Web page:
Plan the perfect garden with our interactive tool →

What Trees Are Safe to Plant Near a Drain Field?

dogwood pink image by robert mobley from

Few trees are safe to plant near septic system drain fields, also called “leach fields.” A drain field is a system of below-ground pipes that connect to the septic tank and are usually buried to a depth of at least 6 inches. Deep- and vigorously rooting trees can damage the drain field pipes, especially trees like beeches, elms, red maples, willows, pines and oaks. Trees that have shallower and non-invasive root systems are the safest to plant near drain fields.

Flowering Cherry

flowered cherry-tree image by Kryuchkov Alexey from

Growing up to 50 feet tall with a 40-foot spread, the flowering cherry tree (Prunus x yedoensis) has shallow, non-spreading roots that won’t harm your drain field. This delicate Japanese tree blooms in early spring in pink, fragrant flowers that appear before the leaves even start to grow. The blossoms are about ¾ of an inch wide, and the leaves are reddish when they first emerge, turning dark green in summer. The flowering cherry tree is appropriate for USDA Hardiness Zones 5 through 8, where minimum winter temperatures are -15 to -10 degrees F. Plant the flowering cherry tree in full sunlight and in a spot that has moist but well-draining soil.


White flowers on trees image by Katya Mikhlin from

Crabapple trees, like the Sargent crabapple (Malus sargentii), grow only 6 to 10 feet tall and wide. Crabapples grow best in Zones 4 through 8, tolerating winter temperatures down to -25 degrees F. This compact crabapple tree blooms in spring, first producing pink buds that bloom into fragrant white flowers that are about ¾ of an inch wide, followed by bright red berry-like fruits that grow in clusters and stay on the branches through winter. Plant the Sargent crabapple tree in a sunny spot that has moist, well-draining soil.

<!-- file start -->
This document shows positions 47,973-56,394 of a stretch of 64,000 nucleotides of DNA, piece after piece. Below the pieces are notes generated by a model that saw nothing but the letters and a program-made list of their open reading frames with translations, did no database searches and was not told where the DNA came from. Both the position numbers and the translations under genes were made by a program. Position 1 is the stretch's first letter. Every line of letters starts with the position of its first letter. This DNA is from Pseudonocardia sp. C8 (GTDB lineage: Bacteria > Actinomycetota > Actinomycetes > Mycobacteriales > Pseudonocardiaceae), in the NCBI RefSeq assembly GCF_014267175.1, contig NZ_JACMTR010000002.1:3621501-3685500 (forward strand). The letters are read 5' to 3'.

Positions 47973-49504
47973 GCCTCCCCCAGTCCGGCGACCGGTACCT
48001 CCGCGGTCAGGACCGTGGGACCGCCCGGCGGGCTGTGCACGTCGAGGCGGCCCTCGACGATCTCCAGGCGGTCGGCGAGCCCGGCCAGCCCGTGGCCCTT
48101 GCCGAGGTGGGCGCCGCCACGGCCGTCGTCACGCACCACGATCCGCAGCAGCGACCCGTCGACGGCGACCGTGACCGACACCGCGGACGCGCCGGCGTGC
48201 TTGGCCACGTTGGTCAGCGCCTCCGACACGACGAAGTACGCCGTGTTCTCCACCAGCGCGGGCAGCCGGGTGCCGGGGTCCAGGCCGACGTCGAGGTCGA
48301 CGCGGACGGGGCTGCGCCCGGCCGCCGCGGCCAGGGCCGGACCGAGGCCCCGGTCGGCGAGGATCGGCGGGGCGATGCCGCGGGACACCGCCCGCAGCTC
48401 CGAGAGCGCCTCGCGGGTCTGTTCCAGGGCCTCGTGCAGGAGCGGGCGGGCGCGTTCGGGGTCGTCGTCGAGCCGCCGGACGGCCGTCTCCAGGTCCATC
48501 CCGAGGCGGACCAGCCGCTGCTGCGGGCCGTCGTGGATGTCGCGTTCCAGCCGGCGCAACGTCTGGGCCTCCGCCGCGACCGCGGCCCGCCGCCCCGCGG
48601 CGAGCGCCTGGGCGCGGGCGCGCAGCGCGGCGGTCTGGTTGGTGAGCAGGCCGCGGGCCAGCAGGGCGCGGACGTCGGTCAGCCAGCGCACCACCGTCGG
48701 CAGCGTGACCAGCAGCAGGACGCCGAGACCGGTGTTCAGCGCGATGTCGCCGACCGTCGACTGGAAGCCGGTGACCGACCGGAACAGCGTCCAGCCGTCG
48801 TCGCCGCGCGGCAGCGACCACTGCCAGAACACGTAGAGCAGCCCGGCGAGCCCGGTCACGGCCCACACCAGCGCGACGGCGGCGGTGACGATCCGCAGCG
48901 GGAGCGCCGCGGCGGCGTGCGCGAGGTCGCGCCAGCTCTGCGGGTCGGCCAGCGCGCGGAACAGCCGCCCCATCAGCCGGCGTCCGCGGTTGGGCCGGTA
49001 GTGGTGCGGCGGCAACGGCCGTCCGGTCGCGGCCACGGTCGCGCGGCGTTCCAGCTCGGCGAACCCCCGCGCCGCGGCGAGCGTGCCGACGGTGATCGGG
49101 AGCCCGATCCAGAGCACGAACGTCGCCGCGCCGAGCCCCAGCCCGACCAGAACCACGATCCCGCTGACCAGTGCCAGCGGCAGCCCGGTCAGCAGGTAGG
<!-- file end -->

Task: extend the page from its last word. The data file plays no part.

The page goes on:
Also a smaller ornamental tree with non-invasive roots, the sourwood (Oxydendrum arboretum) grows up to 30 feet tall with a 20-foot spread. Best for landscapes in USDA Zones 5 through 9, the sourwood tree blooms in fragrant white flowers in early summer, which are 4 to 10 inches long and wide. The oblong or elliptical leaves are 4 to 8 inches long and turn from dark green in summer to yellow, bright red and purplish in autumn. Plant the sourwood tree in a sunny location and in a wide range of soil types.

Crape Myrtle

white crape myrtle image by tomcat2170 from

The crape myrtle tree (Lagerstroemia indica) grows to only 20 feet tall and 15 feet wide on average with a vase-like canopy. This smaller flowering tree grows best in warmer climates, such as in USDA Hardiness Zones 7 through 9, where winter temperatures rarely dip down to 5 or 10 degrees F. The crape myrtle blooms in white, pink, lavender or deep red 6- to 8-inch-long flowers from late spring until fall. This tree thrives in full sunlight and moist but well-draining soil.


Dogwood trees (Cornus spp.) are also appropriate trees to plant near drain fields, growing smaller in size and with non-spreading, shallow roots. Dogwoods grow to only 25 feet tall and wide at most, blooming with white, pink or reddish flowers in spring. Most dogwoods grow well in Zones 5 through 9, preferring full to partial sun exposure and growing in a wide range of soil types. The redosier dogwood (C. sericea) is actually a multiple-stemmed shrub that’s much hardier than other dogwoods, growing in Zones 2 through 7 and tolerating winter temperatures down to -45 degrees F.

Garden Guides